A Torah scroll rescued from one of the 1,400 synagogues set ablaze on the night of Nov. 9, 1938, will make an appearance in Colorado as part of a tour that includes hundreds of Jewish communities worldwide.
“The Torah is about knowledge, life, history and law, but this particular one is also about survival,” Rabbi Avraham Mintz, director of Chabad Jewish Center of South Metro Denver, said in a news release.
The community is invited to join Chabad Jewish Center at 11 a.m. May 20 for the Shavuot Holiday Torah reading of the Ten Commandments from the Kristallnacht Torah. The reading is followed by a Shavuot Holiday lunch.
The blue velvet cover of the Kristallnacht Torah is embroidered in gold lettering, dating the scroll to the Jewish year 5699. That translates to late 1938, which, for the Jews of Europe, marked the beginning of the end for most.
The night of Nov. 9, 1938, was when a wave of pogroms engulfed Germany and Austria. That night’s infamous name was taken from the smashed glass of Jewish shops and homes that littered streets. Torah scrolls were thrown into bonfires, sometimes by Jews who were forced to comply at gunpoint, while Nazis danced around the flames and cheered.
While witnessing this madness, a 14-year-old boy named Isaac Schwartz risked his life and bolted into the main synagogue in Hamburg and grabbed a Torah scroll from a smoldering pile of holy texts and other sacred items. He quickly buried it in his family’s yard. The family escaped to Venezuela, but returned to Hamburg following World War II to unearth the scroll. It was in poor shape, with holes, soiling and tears in the parchment. It had survived the Nazis, but not the elements, and sat in disrepair for decades.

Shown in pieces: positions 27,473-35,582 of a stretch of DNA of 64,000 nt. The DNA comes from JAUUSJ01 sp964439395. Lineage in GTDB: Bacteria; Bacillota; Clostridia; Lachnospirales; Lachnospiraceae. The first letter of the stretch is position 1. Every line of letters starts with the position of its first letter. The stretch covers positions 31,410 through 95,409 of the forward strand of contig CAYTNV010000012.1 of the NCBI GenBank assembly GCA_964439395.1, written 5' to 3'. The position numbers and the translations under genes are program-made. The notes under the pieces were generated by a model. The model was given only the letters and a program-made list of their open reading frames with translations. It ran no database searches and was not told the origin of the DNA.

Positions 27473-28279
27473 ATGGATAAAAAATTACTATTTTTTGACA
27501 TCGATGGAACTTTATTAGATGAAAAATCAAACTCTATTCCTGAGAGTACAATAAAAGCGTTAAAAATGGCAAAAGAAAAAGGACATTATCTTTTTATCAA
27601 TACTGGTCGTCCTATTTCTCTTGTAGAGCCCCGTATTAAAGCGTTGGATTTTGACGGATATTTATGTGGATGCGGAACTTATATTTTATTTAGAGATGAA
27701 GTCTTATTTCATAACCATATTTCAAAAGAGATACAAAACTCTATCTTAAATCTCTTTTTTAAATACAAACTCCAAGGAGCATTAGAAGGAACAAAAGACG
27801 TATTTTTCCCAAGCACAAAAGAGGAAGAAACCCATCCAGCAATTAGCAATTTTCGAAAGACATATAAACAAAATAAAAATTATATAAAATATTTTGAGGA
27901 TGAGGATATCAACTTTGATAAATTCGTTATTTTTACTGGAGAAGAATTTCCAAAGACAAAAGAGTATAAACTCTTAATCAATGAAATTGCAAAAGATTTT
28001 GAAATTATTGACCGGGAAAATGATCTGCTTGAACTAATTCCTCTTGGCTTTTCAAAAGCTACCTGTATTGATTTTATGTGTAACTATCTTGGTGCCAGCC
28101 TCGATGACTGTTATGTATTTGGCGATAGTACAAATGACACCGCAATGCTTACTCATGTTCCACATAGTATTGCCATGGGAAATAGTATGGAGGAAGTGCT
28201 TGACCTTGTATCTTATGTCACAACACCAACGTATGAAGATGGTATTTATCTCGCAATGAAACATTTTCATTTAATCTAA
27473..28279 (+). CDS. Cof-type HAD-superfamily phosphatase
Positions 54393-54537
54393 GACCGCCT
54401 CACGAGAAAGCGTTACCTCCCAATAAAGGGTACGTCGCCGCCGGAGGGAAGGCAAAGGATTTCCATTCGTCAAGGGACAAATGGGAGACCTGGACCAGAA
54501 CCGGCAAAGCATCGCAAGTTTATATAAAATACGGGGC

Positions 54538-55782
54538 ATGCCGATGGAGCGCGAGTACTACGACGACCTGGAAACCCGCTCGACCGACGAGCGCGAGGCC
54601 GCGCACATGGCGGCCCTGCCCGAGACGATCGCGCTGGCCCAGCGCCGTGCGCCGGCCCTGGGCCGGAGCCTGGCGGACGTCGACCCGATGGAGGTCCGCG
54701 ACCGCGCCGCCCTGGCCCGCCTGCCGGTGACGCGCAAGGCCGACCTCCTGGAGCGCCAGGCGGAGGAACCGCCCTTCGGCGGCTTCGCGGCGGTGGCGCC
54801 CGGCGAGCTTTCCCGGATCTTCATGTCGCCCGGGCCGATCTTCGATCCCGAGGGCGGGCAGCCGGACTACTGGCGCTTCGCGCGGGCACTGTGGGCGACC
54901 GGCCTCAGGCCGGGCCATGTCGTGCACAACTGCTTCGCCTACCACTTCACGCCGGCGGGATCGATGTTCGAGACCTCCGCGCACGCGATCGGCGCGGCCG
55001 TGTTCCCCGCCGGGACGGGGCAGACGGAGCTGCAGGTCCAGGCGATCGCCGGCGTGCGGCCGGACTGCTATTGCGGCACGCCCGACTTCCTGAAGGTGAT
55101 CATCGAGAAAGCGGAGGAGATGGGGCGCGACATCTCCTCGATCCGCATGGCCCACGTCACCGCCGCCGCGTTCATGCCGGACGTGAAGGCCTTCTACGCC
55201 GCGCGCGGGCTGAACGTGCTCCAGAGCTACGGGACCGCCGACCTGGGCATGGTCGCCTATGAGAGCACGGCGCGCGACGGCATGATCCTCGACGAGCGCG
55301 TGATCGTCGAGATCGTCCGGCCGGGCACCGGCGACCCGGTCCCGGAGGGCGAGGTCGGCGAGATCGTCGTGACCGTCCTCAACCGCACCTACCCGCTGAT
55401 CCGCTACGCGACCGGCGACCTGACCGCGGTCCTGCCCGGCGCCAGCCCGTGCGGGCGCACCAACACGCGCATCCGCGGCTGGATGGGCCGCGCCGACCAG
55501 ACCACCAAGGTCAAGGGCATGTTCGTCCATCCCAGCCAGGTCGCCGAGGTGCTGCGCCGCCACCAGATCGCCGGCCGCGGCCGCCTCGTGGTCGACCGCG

It stayed in the family until recently, when a friend of Mintz’s bought it from the Schwartz family.
Leonard Wien is a businessman and philanthropist who has made it his mission to restore destroyed German Torah scrolls as a homage to his family members and the millions of others who perished in the Holocaust.
Wien hired two scribes who spent 18 months rewriting the faded letters in black ink and replacing the parts of the parchment that were beyond repair.
Barely visible now are expertly patched holes and what appear to be light singe marks on the edges of the parchment. Only the cover and wooden finials are new.
“This Torah truly captures the essence of our people,” Mintz said in the release. “Many have sought to destroy the Jewish people, but we’ve miraculously survived and we must continue our mission of repairing this world and revealing the light within it. The fact that this Torah will be with us on the Holiday of Shavuot celebrating the giving of the at Sinai captures this message of light, of hope and the promise of even a brighter tomorrow.”
Chabad Jewish Center of South Metro Denver is at 9950 Lone Tree Parkway, Lone Tree. RSVP or get more information about this free event at www.DenverJewishCenter.com or by calling 303-792-7222.
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